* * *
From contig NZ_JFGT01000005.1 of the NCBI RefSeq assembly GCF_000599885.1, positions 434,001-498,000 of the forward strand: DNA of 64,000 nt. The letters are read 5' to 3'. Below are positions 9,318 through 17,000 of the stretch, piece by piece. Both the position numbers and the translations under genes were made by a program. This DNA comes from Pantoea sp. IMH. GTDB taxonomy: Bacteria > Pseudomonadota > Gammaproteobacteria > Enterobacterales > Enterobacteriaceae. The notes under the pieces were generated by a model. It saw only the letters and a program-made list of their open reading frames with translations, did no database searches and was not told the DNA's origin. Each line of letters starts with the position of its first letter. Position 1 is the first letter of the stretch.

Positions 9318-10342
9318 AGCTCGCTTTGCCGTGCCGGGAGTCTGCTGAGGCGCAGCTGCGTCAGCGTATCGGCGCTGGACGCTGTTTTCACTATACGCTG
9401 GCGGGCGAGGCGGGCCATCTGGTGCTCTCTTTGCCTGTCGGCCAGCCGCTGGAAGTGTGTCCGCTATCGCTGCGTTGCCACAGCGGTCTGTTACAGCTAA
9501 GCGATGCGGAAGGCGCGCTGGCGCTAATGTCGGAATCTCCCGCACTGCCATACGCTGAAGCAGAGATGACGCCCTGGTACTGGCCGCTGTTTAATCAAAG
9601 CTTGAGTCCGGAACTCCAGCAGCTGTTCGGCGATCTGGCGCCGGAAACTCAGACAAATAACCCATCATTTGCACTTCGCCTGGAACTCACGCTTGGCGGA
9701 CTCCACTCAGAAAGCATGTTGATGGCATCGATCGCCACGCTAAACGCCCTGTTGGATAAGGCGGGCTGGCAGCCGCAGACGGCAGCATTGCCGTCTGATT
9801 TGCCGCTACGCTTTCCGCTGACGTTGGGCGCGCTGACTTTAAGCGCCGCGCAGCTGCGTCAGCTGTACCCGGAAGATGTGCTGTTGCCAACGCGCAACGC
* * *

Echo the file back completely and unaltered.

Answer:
From contig NZ_JFGT01000005.1 of the NCBI RefSeq assembly GCF_000599885.1, positions 434,001-498,000 of the forward strand: DNA of 64,000 nt. The letters are read 5' to 3'. Below are positions 9,318 through 17,000 of the stretch, piece by piece. Both the position numbers and the translations under genes were made by a program. This DNA comes from Pantoea sp. IMH. GTDB taxonomy: Bacteria > Pseudomonadota > Gammaproteobacteria > Enterobacterales > Enterobacteriaceae. The notes under the pieces were generated by a model. It saw only the letters and a program-made list of their open reading frames with translations, did no database searches and was not told the DNA's origin. Each line of letters starts with the position of its first letter. Position 1 is the first letter of the stretch.

Positions 9318-10342
9318 AGCTCGCTTTGCCGTGCCGGGAGTCTGCTGAGGCGCAGCTGCGTCAGCGTATCGGCGCTGGACGCTGTTTTCACTATACGCTG
9401 GCGGGCGAGGCGGGCCATCTGGTGCTCTCTTTGCCTGTCGGCCAGCCGCTGGAAGTGTGTCCGCTATCGCTGCGTTGCCACAGCGGTCTGTTACAGCTAA
9501 GCGATGCGGAAGGCGCGCTGGCGCTAATGTCGGAATCTCCCGCACTGCCATACGCTGAAGCAGAGATGACGCCCTGGTACTGGCCGCTGTTTAATCAAAG
9601 CTTGAGTCCGGAACTCCAGCAGCTGTTCGGCGATCTGGCGCCGGAAACTCAGACAAATAACCCATCATTTGCACTTCGCCTGGAACTCACGCTTGGCGGA
9701 CTCCACTCAGAAAGCATGTTGATGGCATCGATCGCCACGCTAAACGCCCTGTTGGATAAGGCGGGCTGGCAGCCGCAGACGGCAGCATTGCCGTCTGATT
9801 TGCCGCTACGCTTTCCGCTGACGTTGGGCGCGCTGACTTTAAGCGCCGCGCAGCTGCGTCAGCTGTACCCGGAAGATGTGCTGTTGCCAACGCGCAACGC